Evaluation of smoking cessation behaviors and interventions among Latino smokers at low-income clinics in a US-Mexico border county

Addict Behav. 2008 Feb;33(2):373-80. doi: 10.1016/j.addbeh.2007.09.022. Epub 2007 Oct 5.


A descriptive study of 94 Latino smokers receiving nicotine replacement therapy (NRT) in US-Mexico border clinics in El Paso County, Texas was conducted. A baseline questionnaire and two follow-up telephone surveys (8-12 weeks and 6 months) were administered to evaluate smoking habits, behaviors, and cessation interventions. Participants reported an average daily cigarette consumption of 15 cigarettes and smoked within 30 min of waking (44%). Primary motivations for quitting were personal health (95%), family's health (74%), and doctor's advice (71%). Female smokers were more likely to smoke due to being anxious (p=0.012), not being able to sleep (p=0.02), or to feel thin (p=0.002). Male smokers were more likely to smoke when drinking alcohol (p=0.005). Nearly 40% of smokers reported they had never tried to quit before. Medication use at baseline was 82% patch, 53% lozenge, 29% gum, and 24% bupropion (combination therapy permitted). At 8-12 weeks, nearly two-thirds of patients were quit and 44% remained quit at six months. Smoking habits, behaviors, and successful cessation interventions among Latinos in a US-Mexico border community were identified.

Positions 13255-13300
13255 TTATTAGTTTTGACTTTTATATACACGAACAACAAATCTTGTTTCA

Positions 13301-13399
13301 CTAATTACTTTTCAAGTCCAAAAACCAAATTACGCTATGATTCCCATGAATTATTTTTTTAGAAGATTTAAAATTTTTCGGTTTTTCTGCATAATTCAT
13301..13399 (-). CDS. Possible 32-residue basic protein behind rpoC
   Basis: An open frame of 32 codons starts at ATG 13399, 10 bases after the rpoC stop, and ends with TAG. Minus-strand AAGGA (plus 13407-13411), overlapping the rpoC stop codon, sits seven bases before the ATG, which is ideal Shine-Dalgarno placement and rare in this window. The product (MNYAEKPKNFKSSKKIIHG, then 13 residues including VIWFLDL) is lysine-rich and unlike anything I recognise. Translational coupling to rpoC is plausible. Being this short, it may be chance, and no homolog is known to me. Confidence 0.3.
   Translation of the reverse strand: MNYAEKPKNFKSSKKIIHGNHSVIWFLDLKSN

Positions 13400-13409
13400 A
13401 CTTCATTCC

Publication types

  • Evaluation Study
  • Multicenter Study
  • Research Support, Non-U.S. Gov't

MeSH terms

  • Adult
  • Aged
  • Female
  • Hispanic or Latino / psychology*
  • Humans
  • Male
  • Middle Aged
  • Motivation
  • Nicotine / therapeutic use
  • Nicotinic Agonists / therapeutic use
  • Poverty Areas
  • Prospective Studies
  • Sex Factors
  • Smoking / ethnology
  • Smoking Cessation / ethnology
  • Smoking Cessation / methods*
  • Smoking Cessation / psychology
  • Smoking Prevention
  • Social Support
  • Texas
  • Tobacco Use Disorder / ethnology
  • Tobacco Use Disorder / rehabilitation*


  • Nicotinic Agonists
  • Nicotine